Never before in the history of the Christian Faith has there been such widespread confusion concerning foundational biblical doctrines such as the nature of the Church, the Holy Trinity, or the essence of the Christian life. Having lost a consistent approach to biblical interpretation, modern Christianity has been cut adrift from its moorings, and now appears to be rapidly drifting out to a tempestuous sea of subjectivity, shallowness, and heretical novelty. Like the disciples of Jesus' day who could not cast out the demons, modern Christianity has seemingly been outwitted and overpowered by the enemy. Divided and confused, it is rapidly losing its momentum, while the watching world either mocks openly, or begins to look elsewhere for answers. 


If, for the most part, Christians are sincerely looking to the Scriptures for answers, yet are coming up with a discordant array of interpretations, there must be some explanation. I believe there is one and only one - but before discussing it, I would like to mention two commonly held views, which though understandable in light of the current chaotic scene, I believe must be rejected at the outset.

1) Unhealthy Skepticism. Some would say Christians disagree over the proper interpretation of Scripture because there is no proper interpretation. These people would claim, "The Bible is not divinely inspired and has no unified message." Frankly, who can blame people for being skeptical? With over 22,000 different Christian denominations and sects in existence today, and with an average of five new groups appearing each week, almost all claiming to base their beliefs on the teachings of the Bible, how could it not appear to those outside the Christian Faith that the Scriptures have no unity, no underlying theme, and no divinely inspired message?

To the skeptic, the spectacle of modern Christianity proves that the Bible is simply another book of history, a random collection of religious writings reflecting the sociological development of a portion of Middle Eastern culture. I obviously don't agree with that position, but in deference must admit that if I were on the outside looking in at all this chaos, I might be tempted to believe it. If you are reading this booklet as a skeptic, but one who would like to believe there is more to the message of the Bible than what you might have experienced so far, I wish to encourage you not to give up. There is more to the story-much more. Please, keep reading!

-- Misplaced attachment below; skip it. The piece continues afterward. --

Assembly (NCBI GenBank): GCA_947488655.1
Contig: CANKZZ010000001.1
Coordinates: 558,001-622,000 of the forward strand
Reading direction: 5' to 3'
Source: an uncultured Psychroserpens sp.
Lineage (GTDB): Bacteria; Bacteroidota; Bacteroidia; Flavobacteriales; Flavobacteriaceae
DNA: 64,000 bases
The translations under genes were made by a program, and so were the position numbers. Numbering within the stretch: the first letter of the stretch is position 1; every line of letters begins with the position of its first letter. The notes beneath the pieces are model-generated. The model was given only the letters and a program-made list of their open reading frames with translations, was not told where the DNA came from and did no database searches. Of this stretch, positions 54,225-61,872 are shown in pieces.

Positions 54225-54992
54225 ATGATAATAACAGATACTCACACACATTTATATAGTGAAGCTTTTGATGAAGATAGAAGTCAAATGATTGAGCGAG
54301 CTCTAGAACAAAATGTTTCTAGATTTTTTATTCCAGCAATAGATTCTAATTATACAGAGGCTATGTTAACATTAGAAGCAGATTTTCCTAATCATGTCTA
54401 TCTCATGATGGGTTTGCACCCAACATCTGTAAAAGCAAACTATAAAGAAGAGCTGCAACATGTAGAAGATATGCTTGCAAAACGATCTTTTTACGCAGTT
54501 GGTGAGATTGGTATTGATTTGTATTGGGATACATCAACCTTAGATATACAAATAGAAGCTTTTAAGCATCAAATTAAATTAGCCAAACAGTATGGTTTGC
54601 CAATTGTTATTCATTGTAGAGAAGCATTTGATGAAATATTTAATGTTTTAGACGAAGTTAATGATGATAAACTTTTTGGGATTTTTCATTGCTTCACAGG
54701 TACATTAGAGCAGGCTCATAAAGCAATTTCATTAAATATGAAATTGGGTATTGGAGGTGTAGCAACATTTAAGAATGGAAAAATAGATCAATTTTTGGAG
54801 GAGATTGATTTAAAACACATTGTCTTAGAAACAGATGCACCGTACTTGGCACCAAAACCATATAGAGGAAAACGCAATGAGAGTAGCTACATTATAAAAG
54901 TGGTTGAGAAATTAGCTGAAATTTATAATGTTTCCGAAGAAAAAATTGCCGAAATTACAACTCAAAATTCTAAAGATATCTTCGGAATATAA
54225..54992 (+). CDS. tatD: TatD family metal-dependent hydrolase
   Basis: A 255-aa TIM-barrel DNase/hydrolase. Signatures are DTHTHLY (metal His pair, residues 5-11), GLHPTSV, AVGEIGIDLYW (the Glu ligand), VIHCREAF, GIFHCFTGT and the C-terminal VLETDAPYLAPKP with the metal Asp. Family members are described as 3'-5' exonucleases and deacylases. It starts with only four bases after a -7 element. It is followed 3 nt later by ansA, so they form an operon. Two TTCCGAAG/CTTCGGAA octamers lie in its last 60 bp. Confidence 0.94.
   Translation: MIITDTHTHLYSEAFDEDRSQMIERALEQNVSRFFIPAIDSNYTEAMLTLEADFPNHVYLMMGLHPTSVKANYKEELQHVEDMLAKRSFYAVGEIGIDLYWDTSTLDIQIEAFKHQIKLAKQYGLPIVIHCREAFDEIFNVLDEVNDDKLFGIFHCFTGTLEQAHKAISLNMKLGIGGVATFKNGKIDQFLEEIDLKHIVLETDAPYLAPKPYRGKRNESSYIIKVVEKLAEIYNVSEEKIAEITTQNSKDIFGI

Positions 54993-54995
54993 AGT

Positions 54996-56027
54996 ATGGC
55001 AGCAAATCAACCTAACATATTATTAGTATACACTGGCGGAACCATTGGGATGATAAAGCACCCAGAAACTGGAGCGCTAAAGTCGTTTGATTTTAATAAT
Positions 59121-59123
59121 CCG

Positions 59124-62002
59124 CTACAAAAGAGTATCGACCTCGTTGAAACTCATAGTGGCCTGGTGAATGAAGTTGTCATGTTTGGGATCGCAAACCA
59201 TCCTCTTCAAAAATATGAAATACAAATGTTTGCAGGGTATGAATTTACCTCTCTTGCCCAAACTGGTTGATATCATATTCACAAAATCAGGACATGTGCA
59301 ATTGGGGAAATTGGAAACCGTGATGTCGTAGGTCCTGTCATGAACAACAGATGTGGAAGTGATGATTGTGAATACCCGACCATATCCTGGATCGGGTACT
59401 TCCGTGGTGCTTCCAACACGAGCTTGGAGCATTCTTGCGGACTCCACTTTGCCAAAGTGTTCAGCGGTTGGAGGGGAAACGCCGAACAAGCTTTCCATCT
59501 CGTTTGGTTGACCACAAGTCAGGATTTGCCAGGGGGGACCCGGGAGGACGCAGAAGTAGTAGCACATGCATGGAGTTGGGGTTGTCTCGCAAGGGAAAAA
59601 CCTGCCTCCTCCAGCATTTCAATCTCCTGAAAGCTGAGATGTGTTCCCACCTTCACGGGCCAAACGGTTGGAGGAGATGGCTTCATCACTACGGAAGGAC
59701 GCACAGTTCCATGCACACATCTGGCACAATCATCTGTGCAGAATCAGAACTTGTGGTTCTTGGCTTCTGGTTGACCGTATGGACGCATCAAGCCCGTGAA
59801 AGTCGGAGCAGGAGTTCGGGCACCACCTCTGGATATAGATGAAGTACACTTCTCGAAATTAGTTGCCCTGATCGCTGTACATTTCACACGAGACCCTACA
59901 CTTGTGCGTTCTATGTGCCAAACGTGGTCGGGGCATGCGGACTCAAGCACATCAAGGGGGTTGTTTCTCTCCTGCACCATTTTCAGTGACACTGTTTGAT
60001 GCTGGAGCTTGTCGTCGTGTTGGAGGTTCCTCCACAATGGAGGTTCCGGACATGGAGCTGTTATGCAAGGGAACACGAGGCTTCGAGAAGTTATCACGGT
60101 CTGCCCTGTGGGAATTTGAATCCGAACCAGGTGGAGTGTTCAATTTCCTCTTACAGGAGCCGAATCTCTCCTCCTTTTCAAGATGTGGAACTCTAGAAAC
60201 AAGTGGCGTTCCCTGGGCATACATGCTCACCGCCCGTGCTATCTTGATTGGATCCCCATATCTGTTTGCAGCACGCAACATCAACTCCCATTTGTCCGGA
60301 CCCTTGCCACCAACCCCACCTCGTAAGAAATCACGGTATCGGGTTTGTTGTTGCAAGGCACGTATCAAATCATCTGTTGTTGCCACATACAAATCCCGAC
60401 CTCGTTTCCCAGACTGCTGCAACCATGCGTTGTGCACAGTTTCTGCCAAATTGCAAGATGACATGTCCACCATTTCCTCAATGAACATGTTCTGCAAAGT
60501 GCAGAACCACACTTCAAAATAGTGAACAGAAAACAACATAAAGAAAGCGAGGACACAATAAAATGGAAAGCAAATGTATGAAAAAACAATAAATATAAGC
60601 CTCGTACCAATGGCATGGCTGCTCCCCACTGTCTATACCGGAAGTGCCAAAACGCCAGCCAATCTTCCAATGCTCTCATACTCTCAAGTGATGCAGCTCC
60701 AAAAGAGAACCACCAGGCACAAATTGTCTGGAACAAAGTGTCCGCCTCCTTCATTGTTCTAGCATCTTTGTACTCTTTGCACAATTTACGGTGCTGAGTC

2) Unhealthy Optimism. Others would tell us that although Christians disagree over the meaning of Scripture, in the final analysis, doctrine is not really important anyway. They would look upon the current disharmony among Christians as not a weakness, but a strength - God's way of teaching us that what a person believes, or how someone interprets the Bible, is only a matter of personal, private opinion, and ultimately has little importance or bearing on one's relationship with God or fellow man. This view says, "Our responsibility is to make the best of whatever we have, to respect everyone else's opinion, and not to prefer our views, or anyone else's views, over our neighbor's. It doesn't really matter whether someone is Roman Catholic, Orthodox, Christian Scientist, fundamentalist, or Unitarian. We should simply live our lives, and stop trying to find out who is 'right.'” This view is incompatible with a sincere search for truth.


All right, perhaps we are in agreement, at least in principle, that there is a serious crisis here. There can be no denying that the spectacle we modern Christians are presenting to the outside world bears very little resemblance to the picture of unity and oneness envisioned by Christ in John 17. The most sincere efforts of Christian biblical interpreters, no matter how intelligent, how charismatic, how gifted in biblical languages, how well-loved, or how eloquent, have not been sufficient to quell the confusion that now exists. In fact, most of them have only added to this confusion in their own way. Sectarianism, liberalism, and moral decay are running rampant, and at the present rate of decline, there will likely be no resemblance whatsoever between the Christianity we now hold, and Christianity one hundred years from now. (If you have been a Christian for many years, think back to the changes which have occurred in your own church since you were a child in Sunday School!)